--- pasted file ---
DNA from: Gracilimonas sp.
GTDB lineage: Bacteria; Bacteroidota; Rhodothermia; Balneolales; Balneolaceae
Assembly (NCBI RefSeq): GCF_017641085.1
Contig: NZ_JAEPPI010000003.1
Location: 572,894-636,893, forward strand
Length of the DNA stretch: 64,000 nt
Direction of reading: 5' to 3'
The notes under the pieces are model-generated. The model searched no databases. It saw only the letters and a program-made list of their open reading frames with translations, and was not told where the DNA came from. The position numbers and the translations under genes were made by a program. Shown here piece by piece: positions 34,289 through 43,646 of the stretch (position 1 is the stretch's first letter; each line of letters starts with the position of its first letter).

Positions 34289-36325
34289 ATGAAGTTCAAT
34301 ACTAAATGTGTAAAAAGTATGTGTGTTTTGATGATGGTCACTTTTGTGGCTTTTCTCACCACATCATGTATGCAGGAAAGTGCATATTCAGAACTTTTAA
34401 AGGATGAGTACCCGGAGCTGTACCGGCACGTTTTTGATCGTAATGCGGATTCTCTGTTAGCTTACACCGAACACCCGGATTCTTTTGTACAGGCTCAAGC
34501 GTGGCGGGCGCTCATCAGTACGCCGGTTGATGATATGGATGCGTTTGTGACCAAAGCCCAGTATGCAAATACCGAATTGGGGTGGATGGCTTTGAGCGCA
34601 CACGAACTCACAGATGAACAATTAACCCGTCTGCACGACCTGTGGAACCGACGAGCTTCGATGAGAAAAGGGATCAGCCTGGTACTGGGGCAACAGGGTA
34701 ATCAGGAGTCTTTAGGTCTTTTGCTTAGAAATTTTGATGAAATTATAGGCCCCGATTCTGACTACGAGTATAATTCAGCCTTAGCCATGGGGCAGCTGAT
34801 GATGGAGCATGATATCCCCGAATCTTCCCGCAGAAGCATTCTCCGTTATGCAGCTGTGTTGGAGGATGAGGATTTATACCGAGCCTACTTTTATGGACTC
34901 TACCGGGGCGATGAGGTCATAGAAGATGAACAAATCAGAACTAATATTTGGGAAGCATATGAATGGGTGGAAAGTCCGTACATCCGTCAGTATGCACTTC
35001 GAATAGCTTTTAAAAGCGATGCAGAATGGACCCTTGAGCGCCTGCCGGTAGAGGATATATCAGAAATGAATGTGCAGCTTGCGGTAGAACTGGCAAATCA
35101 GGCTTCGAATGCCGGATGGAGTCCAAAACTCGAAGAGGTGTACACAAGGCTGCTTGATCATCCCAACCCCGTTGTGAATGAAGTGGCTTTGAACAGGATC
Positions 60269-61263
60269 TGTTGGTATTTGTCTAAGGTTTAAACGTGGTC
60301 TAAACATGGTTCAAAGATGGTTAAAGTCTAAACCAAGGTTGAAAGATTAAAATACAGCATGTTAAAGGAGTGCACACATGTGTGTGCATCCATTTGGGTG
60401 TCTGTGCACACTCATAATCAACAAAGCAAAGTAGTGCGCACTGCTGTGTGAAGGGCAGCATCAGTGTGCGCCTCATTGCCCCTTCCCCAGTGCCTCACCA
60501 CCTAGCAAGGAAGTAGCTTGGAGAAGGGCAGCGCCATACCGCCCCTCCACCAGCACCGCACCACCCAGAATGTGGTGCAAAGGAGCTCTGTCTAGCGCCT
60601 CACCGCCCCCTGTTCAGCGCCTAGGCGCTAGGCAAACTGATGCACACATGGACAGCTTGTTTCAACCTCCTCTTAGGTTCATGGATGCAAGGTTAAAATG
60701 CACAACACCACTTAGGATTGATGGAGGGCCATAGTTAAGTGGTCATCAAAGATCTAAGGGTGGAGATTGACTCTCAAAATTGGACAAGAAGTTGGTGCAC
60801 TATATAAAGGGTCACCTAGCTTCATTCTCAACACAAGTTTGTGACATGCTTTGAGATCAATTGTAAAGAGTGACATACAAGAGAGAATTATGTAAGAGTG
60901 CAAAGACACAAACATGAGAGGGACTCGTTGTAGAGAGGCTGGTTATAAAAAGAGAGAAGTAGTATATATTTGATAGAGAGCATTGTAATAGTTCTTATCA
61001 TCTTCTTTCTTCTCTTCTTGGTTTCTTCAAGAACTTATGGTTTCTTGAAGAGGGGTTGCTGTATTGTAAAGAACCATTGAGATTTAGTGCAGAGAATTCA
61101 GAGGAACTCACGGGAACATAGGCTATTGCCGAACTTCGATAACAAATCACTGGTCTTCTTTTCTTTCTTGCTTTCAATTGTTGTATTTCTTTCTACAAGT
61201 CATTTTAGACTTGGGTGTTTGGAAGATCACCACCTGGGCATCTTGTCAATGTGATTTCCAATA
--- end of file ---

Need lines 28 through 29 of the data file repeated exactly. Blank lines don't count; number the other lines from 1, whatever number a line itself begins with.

60901 CAAAGACACAAACATGAGAGGGACTCGTTGTAGAGAGGCTGGTTATAAAAAGAGAGAAGTAGTATATATTTGATAGAGAGCATTGTAATAGTTCTTATCA
61001 TCTTCTTTCTTCTCTTCTTGGTTTCTTCAAGAACTTATGGTTTCTTGAAGAGGGGTTGCTGTATTGTAAAGAACCATTGAGATTTAGTGCAGAGAATTCA